March 1, 2019 at 12:42 pm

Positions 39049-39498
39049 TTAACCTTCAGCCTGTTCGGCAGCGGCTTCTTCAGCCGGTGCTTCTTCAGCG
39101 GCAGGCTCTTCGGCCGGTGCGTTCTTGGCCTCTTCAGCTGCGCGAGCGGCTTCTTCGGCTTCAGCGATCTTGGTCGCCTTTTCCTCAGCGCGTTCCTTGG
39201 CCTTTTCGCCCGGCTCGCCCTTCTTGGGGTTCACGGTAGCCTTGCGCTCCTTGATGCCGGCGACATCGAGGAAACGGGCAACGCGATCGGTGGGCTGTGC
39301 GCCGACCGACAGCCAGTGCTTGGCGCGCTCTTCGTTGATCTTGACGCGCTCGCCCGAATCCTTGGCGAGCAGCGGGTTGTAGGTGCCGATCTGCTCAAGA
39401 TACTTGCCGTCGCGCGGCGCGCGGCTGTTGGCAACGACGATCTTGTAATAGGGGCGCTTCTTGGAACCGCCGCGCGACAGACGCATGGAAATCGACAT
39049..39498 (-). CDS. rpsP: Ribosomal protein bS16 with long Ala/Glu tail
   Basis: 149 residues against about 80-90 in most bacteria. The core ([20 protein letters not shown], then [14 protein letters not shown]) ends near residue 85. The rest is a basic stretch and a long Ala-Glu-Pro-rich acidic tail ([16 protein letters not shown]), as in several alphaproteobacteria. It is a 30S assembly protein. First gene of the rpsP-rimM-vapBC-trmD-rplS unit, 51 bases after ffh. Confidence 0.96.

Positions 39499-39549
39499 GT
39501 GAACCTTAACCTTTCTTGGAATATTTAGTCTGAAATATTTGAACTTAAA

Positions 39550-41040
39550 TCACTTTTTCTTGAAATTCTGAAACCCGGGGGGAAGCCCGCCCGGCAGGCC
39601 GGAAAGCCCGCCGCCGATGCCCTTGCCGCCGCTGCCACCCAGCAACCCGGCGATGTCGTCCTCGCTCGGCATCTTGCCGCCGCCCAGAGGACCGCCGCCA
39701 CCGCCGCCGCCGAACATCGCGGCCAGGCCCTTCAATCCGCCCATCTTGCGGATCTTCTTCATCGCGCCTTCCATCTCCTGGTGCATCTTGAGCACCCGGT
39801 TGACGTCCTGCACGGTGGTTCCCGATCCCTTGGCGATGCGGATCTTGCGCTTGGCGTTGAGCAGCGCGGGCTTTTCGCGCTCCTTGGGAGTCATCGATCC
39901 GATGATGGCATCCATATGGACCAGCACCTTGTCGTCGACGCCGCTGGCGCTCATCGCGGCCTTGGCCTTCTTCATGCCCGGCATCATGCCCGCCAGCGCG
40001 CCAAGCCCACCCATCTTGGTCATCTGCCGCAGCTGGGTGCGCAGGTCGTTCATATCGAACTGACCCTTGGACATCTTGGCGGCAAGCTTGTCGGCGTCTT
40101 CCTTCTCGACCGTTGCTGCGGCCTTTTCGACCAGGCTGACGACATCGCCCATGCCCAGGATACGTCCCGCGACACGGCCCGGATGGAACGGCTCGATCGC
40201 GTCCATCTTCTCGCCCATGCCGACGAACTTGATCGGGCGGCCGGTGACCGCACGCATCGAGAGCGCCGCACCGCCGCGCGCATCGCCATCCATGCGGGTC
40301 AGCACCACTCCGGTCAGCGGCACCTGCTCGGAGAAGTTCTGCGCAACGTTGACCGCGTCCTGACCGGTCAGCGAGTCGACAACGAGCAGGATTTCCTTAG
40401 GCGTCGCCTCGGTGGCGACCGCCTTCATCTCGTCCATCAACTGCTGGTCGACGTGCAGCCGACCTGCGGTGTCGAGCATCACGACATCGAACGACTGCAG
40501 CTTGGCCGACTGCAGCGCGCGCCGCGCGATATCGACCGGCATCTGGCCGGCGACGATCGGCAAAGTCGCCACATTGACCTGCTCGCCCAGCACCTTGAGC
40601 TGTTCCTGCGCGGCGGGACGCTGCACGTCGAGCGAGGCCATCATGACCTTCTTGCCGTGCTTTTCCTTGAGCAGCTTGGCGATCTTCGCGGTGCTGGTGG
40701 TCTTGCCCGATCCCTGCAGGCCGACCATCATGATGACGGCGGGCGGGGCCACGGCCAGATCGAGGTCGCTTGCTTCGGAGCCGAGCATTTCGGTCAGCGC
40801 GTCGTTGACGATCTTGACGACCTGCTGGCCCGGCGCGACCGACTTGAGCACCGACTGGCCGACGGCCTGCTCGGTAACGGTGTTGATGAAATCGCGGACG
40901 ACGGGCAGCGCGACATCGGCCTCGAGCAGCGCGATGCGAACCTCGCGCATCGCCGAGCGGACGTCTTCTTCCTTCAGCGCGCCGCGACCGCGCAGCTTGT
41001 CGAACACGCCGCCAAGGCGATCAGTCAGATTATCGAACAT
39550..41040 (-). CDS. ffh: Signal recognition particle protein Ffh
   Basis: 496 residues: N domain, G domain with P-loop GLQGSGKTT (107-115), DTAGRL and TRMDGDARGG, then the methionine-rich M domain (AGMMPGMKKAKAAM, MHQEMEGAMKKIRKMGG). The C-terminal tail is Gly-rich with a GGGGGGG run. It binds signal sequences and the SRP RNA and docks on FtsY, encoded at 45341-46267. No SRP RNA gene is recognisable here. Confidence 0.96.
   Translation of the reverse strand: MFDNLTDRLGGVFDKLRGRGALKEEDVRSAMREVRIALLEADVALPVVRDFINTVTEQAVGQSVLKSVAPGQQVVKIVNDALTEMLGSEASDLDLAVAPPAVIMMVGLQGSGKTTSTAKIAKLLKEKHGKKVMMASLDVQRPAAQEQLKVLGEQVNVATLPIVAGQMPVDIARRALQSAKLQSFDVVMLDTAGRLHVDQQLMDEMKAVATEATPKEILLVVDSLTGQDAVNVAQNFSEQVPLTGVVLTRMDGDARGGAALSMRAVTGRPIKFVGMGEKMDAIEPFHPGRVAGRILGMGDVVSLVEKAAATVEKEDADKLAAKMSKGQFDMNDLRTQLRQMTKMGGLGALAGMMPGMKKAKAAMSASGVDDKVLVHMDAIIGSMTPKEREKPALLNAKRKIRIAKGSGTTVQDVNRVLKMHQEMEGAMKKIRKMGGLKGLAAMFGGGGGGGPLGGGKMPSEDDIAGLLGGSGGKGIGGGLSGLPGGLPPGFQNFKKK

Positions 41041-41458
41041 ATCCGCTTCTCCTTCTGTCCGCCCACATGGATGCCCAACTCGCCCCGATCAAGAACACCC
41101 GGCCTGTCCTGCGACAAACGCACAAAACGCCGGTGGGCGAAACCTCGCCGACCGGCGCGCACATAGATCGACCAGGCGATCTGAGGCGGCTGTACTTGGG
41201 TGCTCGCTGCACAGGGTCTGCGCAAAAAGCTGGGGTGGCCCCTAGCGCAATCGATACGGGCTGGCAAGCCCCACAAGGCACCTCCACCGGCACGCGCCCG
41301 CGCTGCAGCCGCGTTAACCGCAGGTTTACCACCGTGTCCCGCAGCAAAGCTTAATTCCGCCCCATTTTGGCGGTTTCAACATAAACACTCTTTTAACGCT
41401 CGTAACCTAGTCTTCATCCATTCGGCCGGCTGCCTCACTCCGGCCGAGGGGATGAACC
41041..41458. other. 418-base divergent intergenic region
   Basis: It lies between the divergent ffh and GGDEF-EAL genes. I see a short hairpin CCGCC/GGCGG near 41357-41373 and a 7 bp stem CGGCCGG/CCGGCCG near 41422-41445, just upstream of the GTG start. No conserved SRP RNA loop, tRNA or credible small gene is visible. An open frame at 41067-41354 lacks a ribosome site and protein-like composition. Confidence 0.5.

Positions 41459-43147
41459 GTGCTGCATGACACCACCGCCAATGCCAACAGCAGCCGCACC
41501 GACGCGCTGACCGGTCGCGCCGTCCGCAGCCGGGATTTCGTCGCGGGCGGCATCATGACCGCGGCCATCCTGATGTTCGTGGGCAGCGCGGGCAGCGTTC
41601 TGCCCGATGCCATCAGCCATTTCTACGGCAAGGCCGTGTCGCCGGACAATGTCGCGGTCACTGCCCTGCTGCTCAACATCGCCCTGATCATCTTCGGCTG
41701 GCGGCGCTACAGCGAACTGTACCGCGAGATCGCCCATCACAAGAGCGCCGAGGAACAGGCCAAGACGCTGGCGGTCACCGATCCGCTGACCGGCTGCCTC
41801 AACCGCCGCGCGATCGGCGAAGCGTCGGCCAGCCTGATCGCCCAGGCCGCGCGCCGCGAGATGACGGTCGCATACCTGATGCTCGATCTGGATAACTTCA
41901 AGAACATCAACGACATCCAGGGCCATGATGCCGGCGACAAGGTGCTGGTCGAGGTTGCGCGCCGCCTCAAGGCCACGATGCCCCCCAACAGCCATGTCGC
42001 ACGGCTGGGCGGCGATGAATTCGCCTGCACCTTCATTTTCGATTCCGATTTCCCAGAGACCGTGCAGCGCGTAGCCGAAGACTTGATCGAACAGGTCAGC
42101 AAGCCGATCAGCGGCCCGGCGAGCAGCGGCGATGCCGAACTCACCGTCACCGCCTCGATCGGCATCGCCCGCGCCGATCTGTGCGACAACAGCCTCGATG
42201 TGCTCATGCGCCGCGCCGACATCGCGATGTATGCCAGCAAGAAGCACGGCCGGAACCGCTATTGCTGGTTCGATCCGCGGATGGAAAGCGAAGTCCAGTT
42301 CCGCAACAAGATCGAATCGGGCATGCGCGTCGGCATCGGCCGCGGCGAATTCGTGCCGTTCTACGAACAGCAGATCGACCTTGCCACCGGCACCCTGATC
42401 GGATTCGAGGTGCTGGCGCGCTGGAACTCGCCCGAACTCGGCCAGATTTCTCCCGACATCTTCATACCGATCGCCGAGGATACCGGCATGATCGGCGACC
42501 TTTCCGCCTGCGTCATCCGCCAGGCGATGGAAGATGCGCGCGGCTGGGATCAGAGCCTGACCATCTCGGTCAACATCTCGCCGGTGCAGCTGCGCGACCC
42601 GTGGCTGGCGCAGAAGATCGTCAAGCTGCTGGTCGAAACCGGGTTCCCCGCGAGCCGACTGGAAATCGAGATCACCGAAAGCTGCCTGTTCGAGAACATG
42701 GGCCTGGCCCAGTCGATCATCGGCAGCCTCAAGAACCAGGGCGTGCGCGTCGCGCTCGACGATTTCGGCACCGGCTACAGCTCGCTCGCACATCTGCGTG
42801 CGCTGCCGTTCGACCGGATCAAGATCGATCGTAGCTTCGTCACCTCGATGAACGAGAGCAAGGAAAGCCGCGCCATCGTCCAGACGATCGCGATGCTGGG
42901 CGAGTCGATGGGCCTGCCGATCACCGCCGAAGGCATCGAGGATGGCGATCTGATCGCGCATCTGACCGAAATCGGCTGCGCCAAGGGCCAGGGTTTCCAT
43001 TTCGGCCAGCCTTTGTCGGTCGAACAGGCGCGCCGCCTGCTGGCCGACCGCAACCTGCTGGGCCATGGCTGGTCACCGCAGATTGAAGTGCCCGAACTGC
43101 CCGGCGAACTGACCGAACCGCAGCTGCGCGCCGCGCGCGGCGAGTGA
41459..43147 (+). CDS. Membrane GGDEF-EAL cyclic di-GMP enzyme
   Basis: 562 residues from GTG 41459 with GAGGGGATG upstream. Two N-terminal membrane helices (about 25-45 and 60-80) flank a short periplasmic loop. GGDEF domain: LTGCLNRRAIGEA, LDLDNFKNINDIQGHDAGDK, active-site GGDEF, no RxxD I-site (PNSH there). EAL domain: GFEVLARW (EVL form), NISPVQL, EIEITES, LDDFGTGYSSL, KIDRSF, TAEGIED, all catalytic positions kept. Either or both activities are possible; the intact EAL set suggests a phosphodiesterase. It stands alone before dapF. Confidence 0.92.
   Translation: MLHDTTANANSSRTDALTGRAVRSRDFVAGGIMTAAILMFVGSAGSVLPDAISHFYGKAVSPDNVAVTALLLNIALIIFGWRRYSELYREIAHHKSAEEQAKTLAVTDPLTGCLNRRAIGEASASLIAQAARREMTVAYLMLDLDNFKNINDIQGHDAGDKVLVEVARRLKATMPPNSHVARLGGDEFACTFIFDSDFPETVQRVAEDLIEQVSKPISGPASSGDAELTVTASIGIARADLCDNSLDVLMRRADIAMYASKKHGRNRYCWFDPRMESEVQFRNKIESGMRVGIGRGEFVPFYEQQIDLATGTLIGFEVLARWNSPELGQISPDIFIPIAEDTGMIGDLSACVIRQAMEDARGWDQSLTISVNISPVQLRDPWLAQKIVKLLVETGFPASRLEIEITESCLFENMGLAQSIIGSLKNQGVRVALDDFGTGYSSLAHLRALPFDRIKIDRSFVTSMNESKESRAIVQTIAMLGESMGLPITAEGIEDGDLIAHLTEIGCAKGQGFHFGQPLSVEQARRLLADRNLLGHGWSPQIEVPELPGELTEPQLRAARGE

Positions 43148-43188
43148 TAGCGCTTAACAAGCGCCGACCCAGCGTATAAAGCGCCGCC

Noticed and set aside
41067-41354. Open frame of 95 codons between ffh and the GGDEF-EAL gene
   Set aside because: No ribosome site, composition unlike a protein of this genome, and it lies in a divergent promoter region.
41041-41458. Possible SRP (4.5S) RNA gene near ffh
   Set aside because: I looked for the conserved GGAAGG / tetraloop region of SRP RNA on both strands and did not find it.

By Fisheries Biologist Nick Kalejs Here in Maine, we are lucky to have an abundance of coldwater fisheries. Still, perhaps no fish is more closely linked to the Sebago Lake Region than the landlocked salmon. In fact, landlocked salmon are often referred to as Sebago salmon. Over twenty lakes and ponds in the area, many within the Sebago Lake basin, are stocked annually with landlocked salmon, providing exciting recreational fisheries in many unique bodies of water. As fisheries managers, one of our tasks is to ensure that landlocked salmon perform well across all of these waters, despite sometimes huge variations in physical, chemical, and biological properties. [caption id="attachment_3398" align="alignleft" width="399"] One of two landlocked salmon captured in 2010.[/caption] In recent years, Crescent Lake in Raymond has provided a special challenge for biologists and hatchery staff. Routine fall netting in 2010 yielded only two salmon. Despite having water with sufficiently cool temperatures and oxygen, Crescent Lake simply was not producing many adult salmon. Anglers agreed—their hooks and lines were faring no better than our nets. Eventually, we decided that the existing stocking arrangement might be the culprit. Landlocked salmon were being stocked in as spring yearlings (fish just over one year old), in a fairly shallow location. This meant that salmon were small, usually in the 6-8” range, and in prime hunting grounds for predatory fish like pickerel and bass. To combat these challenges, we first changed the stocking location to a deeper area, to hopefully provide a little more space for young landlocked salmon to hide. However, follow-up sampling events in fall 2011 and summer 2012 yielded zero salmon. Next, we decided to stock older fall yearling fish, rather than the smaller spring yearlings. These fish are given an additional summer to grow beyond spring yearlings, and will likely be stocked in at an average size of around 11-13”. For a young landlocked salmon, a few inches can make a big difference in their ability to avoid predators and reduces their reliance on smelt for forage. These older fish will begin being stocked next year, in fall 2020. After all, we need time to raise the fish in the hatcheries to that point! [caption id="attachment_3397" align="aligncenter" width="399"] Closeup of an over four-year-old landlocked salmon from nearby Panther Pond in 2011. We are hoping to see older fish there again soon![/caption] Time will tell whether these changes will revive a landlocked salmon fishery that was once successful. We have reason to believe that things could turn around quickly, based on successful fall yearling landlocked salmon programs in other waters like Mousam Lake in Acton. With a little planning and luck, Crescent Lake may show similar rebounds. Nearby Panther Pond is also being moved to a fall yearling stocking program, and we would hope to see comparable benefits there. Overall, we are optimistic that these changes will help the Sebago Lake Region maintain its tight connection with landlocked salmon for generations to come.